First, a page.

The law can be an intimidating subject for many reasons, not the least of which is the confusing vocabulary. The Eastern KY personal injury attorneys of the Johnson Law Firm recognize this unfortunate limitation and offer these easy-to-reference definitions as a service to potential clients who may have personal injury matters. Of course, everyone’s situation is unique, and specific questions should be directed to a lawyer. For more than 15 years, the Johnson Law Firm has been in the business of helping injured people and fighting insurance companies. Stop by or call for a free, confidential consultation and you’ll understand why the Johnson Law Firm is known as the “nicest place in town.” We can be reached at 606-433-0682 or by using this online contact form.

Comparative Fault: If the plaintiff is partly to blame for the incident that is the subject of the lawsuit, his or her award of damages can be reduced according to the amount of fault. Different states follow different rules. If the incident happened in Kentucky and it turns out that plaintiff is partly responsible, the court will assign percentages of fault among all the parties and the damage award will be apportioned accordingly.

Complaint/Answer: The complaint is the written expression of the plaintiff’s grievances that is filed with the court. This is what formally starts a lawsuit. In response, the defendant files an answer, which serves to notify the plaintiff and the court of the defendant’s position regarding the allegations.

Damages: This is what the plaintiff is seeking to recover by filing suit. Damages in a personal injury lawsuit are equal to money. Economic damages are quantifiable damages such as current and future medical expenses, wages lost while out of work due to the accident, wages lost due to decreased earning capacity in the future because of the injuries, and repair bills. Non-economic damages are not specifically quantifiable and include such things as pain, suffering, loss of enjoyment of life, and emotional distress. In a car accident, for example, your $15,000 hospital bill would be an economic damage, while the $10,000 you are seeking due to the anxiety and insomnia you have suffered because of your injuries would be considered non-economic damages.

Negligence: Is a failure to act with reasonable care. Duty, breach, causation and damages are the backbone of nearly every personal injury case. To prove negligence, a plaintiff has to show:

  • that the defendant had a duty or obligation to the plaintiff,
  • that the defendant violated or breached that duty,
  • that the breach caused damage to the plaintiff, and
  • that actual damages exist.

Continuing with the example above, a car driver has a duty to use reasonable care toward other road users that are reasonably foreseeable to be affected by his actions. Perhaps he breached that duty by failing to stop at a red light. Because he breached his duty, his car collided with yours, causing you physical and financial damages. The driver of the other car was negligent.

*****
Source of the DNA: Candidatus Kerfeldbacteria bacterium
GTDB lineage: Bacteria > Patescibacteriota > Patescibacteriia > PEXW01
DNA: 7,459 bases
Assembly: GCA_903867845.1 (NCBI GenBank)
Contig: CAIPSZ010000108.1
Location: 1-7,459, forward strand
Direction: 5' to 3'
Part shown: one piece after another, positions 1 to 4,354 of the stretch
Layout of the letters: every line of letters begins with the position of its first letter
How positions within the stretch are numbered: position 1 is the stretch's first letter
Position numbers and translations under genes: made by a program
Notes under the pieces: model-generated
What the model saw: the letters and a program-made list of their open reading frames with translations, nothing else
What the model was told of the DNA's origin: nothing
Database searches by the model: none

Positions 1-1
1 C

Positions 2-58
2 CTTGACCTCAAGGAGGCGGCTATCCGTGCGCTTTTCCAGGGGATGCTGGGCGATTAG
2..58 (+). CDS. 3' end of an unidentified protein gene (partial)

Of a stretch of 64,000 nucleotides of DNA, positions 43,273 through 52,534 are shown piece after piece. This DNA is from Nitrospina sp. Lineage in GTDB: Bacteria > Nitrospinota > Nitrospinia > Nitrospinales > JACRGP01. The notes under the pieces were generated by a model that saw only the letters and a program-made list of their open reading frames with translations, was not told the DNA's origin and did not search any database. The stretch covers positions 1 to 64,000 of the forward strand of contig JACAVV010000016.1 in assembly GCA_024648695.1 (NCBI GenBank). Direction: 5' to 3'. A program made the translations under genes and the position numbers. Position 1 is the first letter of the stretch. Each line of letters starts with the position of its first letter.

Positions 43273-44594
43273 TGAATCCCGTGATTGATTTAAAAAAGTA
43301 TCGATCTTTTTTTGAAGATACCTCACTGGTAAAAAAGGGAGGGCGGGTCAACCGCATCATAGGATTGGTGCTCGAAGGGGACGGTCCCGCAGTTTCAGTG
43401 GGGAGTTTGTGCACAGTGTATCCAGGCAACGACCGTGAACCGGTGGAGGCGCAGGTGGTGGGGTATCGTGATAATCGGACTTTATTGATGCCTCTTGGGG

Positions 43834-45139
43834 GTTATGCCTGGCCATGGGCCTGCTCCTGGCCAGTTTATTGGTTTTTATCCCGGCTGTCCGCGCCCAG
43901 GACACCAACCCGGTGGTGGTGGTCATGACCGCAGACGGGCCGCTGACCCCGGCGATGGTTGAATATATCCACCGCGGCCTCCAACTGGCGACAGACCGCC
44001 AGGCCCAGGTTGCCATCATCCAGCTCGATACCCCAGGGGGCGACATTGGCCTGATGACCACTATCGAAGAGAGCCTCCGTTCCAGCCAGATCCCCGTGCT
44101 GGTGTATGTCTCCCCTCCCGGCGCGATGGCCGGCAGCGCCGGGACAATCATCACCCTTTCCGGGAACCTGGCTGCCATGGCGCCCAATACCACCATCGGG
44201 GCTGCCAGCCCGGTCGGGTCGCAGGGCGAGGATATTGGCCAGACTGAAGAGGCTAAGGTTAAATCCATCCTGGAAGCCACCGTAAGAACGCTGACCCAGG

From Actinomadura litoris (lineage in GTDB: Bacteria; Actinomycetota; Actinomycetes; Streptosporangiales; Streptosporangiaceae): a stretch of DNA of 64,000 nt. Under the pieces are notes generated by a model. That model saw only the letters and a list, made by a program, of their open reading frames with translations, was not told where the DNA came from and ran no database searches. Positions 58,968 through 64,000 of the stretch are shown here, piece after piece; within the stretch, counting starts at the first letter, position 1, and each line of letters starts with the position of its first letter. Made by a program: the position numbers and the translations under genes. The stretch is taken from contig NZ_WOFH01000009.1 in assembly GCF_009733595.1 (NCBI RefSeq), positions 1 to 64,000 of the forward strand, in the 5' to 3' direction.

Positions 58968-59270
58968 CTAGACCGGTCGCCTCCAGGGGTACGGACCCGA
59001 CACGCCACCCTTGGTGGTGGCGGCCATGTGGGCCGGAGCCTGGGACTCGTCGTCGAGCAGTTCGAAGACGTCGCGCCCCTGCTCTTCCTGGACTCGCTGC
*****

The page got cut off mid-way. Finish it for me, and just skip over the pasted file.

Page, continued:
Plaintiff/Defendant: The parties to a lawsuit. The plaintiff is the party that brings the lawsuit. The defendant is the party that is allegedly responsible for the plaintiff’s injuries. For example, if you are injured in a car accident and you sue the driver of the other car, you are the plaintiff and the other driver is the defendant.

Statute of Limitations: The time period during which a lawsuit must be filed. If the plaintiff does not file suit within the appropriate time, he or she is forever barred from doing so. Limitations periods are set by state law, vary from case to case depending upon the circumstances, and can be quite complicated to apply to a particular set of facts. There are often complex questions about when the injury was or should have been discovered, which is what starts the limitations clock. In Kentucky, suits arising from motor vehicle accidents generally must be filed within two years. The statutes of limitation for other types of personal injury claims may be shorter or longer.

Torts/Intentional Torts: From the French word for “wrong,” a tort is a wrongful act that causes injury. If the act is done on purpose, then it is an intentional tort. Nearly every cause of action in a civil suit is a tort, including negligence, vehicle accidents, medical malpractice, defamation, and wrongful death. Some intentional torts may also be crimes, such as assault, battery, fraud, trespass, and wrongful death (manslaughter, murder, etc.). Tort law is one of the major areas of law, along with contract, real property, family, and criminal law.

Wrongful Death: When an individual’s death is the fault of another person or entity, the surviving members of the victim’s family may sue to be compensated for their loss. Before a wrongful death lawsuit can be brought in Kentucky, someone must appear before the probate court and qualify as the personal representative. After the personal representative is appointed, the wrongful death action can then be filed and pursued like any other negligence action.